Leak Reveals Denver Police Use Undercover ‘Shadow Teams’ To Target Protest Leaders

Despite making token claims to protecting protesters’ First Amendment rights, a leaked manual reveals how police pick out perceived movement leaders for targeted arrests.
By @KitOConnell |
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    DENVER — A leaked police manual reveals how Denver police respond to marches and other forms of protest, including their use of undercover “platoons” of officers to pick out leaders for later arrest.

    On Jan. 19, Unicorn Riot, an independent media collective with several members in the state, published a heavily redacted version of the 2011 edition of the “Denver Police Department Crowd Management Manual” obtained through a Colorado Open Records Act request. Days later, an anonymous source sent them an unredacted copy of the 2008 edition of the manual. The two editions appear to have few differences and the policies described in both versions match the behavior of police toward protests, according to activists and journalists interviewed by MintPress News.

    “This manual has been a tremendous help to our reporting in terms of understanding the police apparatus that is deployed at protests,” representatives of Unicorn Riot told MintPress by email.  


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    Both editions of the manual provide guidelines for handling both planned and spontaneous protests while maintaining that “all police personnel will ensure minimal disruption to First Amendment activities.”

    However, they provide little guidance to help officers differentiate between protected speech and unlawful behavior. “This talking point and any other mention of the ‘First Amendment’ by the police seems to just be public relations,” Unicorn Riot noted in the email, adding that Denver police regularly target activists who speak out against the police, even if their behavior is law-abiding.

    “Appendix A” in both versions of the manual lists local laws which police might use for arrests during a protest. The Unicorn Riot representatives said these charges, such as obstruction of streets, are selectively used against activists that confront police officers. “In the last year, protest arrestees are also being hit with false assault charges, which tend to be quickly dropped,” they added.

    The unredacted manual even outlines the use of “Shadow Teams,” groups of undercover officers that follow a protest and identify its leaders so that they can be arrested later by “Arrest Teams.” Unicorn Riot representatives said police frequently target “people who look like anarchists, aka dressed in black.”

    James Rotten, an anti-police brutality activist who asked to use a pseudonym out of fear of reprisal for his statements, concurred, noting: “We will have done a 200-person march in the street and then, as they’re leaving, they pick out six people to arrest.”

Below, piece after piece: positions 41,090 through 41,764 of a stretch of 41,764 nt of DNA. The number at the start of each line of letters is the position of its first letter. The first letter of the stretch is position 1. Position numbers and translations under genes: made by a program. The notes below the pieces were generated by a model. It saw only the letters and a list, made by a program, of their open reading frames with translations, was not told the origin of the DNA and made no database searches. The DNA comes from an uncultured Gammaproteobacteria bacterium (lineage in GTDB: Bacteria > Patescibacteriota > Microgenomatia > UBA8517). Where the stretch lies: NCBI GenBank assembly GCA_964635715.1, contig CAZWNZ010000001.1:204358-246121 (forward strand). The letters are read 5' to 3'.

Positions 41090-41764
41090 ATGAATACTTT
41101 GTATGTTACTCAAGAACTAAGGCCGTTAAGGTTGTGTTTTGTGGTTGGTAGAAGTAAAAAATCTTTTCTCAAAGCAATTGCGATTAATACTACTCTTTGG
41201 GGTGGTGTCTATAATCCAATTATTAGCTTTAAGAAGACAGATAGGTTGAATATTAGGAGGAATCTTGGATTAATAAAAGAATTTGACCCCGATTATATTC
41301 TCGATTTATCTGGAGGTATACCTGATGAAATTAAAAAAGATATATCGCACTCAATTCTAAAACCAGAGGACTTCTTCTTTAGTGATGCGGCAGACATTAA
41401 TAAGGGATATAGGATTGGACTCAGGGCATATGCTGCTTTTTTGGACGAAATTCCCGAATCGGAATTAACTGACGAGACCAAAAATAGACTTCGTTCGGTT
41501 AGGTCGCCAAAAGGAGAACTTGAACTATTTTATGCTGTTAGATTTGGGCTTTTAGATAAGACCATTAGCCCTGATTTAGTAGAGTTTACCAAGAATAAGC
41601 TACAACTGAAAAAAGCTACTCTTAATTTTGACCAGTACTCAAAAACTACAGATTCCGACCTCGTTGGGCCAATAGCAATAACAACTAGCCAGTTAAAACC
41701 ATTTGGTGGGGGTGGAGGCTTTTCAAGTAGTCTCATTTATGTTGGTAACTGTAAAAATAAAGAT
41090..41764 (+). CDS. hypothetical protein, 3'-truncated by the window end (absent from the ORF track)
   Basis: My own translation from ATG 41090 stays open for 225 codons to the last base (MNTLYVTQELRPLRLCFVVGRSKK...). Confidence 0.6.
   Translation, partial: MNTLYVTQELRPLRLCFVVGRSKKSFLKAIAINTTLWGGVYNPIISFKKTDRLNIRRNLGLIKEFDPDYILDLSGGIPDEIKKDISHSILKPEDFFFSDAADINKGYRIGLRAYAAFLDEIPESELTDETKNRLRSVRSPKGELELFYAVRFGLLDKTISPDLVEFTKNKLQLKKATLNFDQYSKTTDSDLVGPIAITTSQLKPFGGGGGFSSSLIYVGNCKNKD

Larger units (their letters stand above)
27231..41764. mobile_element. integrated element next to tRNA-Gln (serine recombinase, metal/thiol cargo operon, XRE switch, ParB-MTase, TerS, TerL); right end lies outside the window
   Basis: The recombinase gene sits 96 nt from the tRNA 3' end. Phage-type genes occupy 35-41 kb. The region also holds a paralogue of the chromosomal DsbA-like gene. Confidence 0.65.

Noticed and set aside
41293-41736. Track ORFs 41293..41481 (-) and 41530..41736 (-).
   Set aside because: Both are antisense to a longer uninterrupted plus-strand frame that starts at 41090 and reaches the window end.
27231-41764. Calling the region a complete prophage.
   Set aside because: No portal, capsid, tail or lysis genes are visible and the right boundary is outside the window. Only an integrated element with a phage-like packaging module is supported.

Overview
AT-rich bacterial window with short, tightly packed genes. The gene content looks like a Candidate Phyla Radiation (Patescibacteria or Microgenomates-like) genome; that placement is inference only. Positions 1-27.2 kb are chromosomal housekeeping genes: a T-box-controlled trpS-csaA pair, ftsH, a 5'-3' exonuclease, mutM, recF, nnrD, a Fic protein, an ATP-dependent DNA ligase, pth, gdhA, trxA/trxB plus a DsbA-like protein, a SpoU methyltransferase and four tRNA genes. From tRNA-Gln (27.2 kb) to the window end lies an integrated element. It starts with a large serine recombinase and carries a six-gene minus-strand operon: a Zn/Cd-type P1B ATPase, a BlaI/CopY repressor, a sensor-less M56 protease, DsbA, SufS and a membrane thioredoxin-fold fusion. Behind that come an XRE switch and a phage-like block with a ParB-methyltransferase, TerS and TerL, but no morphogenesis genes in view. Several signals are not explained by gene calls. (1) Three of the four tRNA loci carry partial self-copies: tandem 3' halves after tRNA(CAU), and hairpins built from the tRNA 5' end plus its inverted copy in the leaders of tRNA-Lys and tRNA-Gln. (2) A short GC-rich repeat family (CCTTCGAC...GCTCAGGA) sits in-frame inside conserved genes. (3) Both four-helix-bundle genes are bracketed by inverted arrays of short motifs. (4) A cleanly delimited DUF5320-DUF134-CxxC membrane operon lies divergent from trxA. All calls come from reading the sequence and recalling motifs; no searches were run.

He cautioned that these arrestees are not always protest leaders or organizers. “It might be someone who is particularly vocal.”

    Representatives for Unicorn Riot also told MintPress that those who yell “fuck the police” during an event are often among those targeted later, even though this is constitutionally-protected free speech.

    Another revealing portion of the unredacted manual notes that officers may use “pain compliance” techniques against passively resisting, nonviolent protesters. “It is common for people arrested at protests in Denver to report that while being arrested, officers pulled and twisted their wrists and fingers in very painful ways both as they are being handcuffed, and after they have already been handcuffed,” Unicorn Riot reported on its website.

    Newly leaked charts also detail when police can use “less lethal” crowd control weapons. However, these guidelines often break down during tense or chaotic interactions between activists and police. Unicorn Riot told MintPress: “The only way the manual does not conform to our direct experiences is the calm, orderly picture of police behavior it presents — things get pretty hectic pretty fast and individual cops definitely take liberties.”

    Although the manual forbids firing “pepper balls” directly at someone’s face, during an Oct. 29, 2011 incident, “just a few weeks after the most recent update to the crowd control manual, Denver Police shot a man at Occupy Denver in the face with a pepper ball gun, taking a chunk out of his nose,” Unicorn Riot told MintPress.

    Rotten noted that while the document accurately reflects police behavior he’s observed in the field, it’s “chilling” to see it described so bluntly in the leak. Unicorn Riot representatives agreed:

    “It described in detail things many of us have witnessed or directly experienced. Nothing came as a surprise, although seeing some of it in writing did feel kind of strange at first.”

    They added that the manual leaks have the potential to influence Denver’s activists, the journalists who write about them, and even the police:

    “In a lot of ways it told us what we already knew, but the specific terminology used will help us in crafting future open records requests. While it is too soon to say, we could see the release of this manual precipitating an evolution in tactics used by protesters, and perhaps also by police, who may try to introduce new tactics to replace those that are now in the public domain.”

    Watch “Occupy Denver Police Violence Man Shot in Face With Pepper-balls” from WACCTV:

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